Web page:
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Americans' Outlook for the Future

The March 2018 AP-NORC Poll explores Americans’ expectations for the future and evaluations of the situation in North Korea.

Overall, the public is more pessimistic than optimistic about the direction of the country. Just 37 percent of Americans say the country is heading in the right direction and 62 percent say it is going in the wrong direction.

More also expect things to get worse rather than better as far as the way things are going in the country, the United States’ global influence, and respect for it around the world. There are sharp partisan differences, however, with Republicans’ holding considerably more positive expectations compared to Democrats.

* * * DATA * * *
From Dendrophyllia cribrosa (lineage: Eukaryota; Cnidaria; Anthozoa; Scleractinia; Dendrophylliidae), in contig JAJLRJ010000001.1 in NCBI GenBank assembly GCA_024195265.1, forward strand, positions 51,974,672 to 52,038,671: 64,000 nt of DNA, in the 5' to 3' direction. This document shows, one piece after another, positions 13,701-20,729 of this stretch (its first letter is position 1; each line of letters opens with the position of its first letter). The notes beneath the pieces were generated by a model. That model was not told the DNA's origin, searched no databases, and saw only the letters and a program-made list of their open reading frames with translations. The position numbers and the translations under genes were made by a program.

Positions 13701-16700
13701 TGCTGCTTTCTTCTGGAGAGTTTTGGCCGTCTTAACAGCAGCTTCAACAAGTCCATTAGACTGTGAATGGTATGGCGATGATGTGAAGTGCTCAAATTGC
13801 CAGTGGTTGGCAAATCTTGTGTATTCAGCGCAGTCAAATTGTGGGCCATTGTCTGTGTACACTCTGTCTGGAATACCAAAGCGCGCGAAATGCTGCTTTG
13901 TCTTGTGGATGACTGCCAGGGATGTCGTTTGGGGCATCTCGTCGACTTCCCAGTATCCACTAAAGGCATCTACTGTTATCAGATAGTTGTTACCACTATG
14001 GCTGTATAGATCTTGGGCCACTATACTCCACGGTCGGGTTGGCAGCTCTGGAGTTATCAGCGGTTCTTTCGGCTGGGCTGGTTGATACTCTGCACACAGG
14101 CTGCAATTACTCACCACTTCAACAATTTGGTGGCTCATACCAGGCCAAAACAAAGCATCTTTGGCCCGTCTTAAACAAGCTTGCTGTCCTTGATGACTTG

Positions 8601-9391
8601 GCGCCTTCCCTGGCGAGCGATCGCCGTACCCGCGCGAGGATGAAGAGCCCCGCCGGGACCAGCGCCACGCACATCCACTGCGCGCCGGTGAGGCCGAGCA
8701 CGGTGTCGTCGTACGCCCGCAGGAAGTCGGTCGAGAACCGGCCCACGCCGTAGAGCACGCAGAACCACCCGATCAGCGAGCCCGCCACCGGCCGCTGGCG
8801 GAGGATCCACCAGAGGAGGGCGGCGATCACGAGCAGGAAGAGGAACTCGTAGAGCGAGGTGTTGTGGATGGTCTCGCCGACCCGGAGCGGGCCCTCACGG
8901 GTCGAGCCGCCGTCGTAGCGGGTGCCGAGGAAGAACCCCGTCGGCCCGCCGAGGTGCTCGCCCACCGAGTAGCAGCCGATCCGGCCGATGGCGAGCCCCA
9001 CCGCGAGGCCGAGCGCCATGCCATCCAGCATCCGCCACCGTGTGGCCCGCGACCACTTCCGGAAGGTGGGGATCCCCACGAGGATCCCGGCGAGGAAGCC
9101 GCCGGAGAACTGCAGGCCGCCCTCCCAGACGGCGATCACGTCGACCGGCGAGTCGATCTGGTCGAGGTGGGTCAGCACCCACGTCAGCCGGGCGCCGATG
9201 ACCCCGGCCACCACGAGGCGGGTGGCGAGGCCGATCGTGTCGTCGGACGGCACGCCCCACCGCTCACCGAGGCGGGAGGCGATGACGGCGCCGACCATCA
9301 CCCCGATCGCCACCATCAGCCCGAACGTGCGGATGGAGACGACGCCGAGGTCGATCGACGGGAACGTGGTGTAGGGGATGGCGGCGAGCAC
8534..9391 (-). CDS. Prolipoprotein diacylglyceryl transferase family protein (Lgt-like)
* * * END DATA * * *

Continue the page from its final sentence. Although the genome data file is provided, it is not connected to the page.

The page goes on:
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Americans remain worried about the threat posed by North Korea to the United States and its allies, though they express less concern than last fall when North Korea was conducting frequent ballistic missile tests and President Trump was suggesting a possible military response. Today, about half worry about the threat North Korean nuclear weapons pose to the United States, its territories, and its allies, down from about 7 in 10 in September 2017.

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Earlier this month, Trump agreed to meet with North Korea’s leader, Kim Jong Un. Forty-eight percent favor the president’s plan to take part in direct negotiations with Kim Jong Un while 29 percent oppose and 21 percent neither favor nor oppose.

Overall, 42 percent approve of Trump’s handling of North Korea, up from 34 percent in October 2017. Still, a majority (56 percent) disapprove of how the president’s is dealing with issue.

The nationwide poll was conducted March 14-19, 2018 using the AmeriSpeak® Panel, the probability-based panel of NORC at the University of Chicago. Online and telephone interviews using landlines and cell phones were conducted with 1,122 adults. The margin of sampling error is plus or minus 4.2 percentage points for all respondents.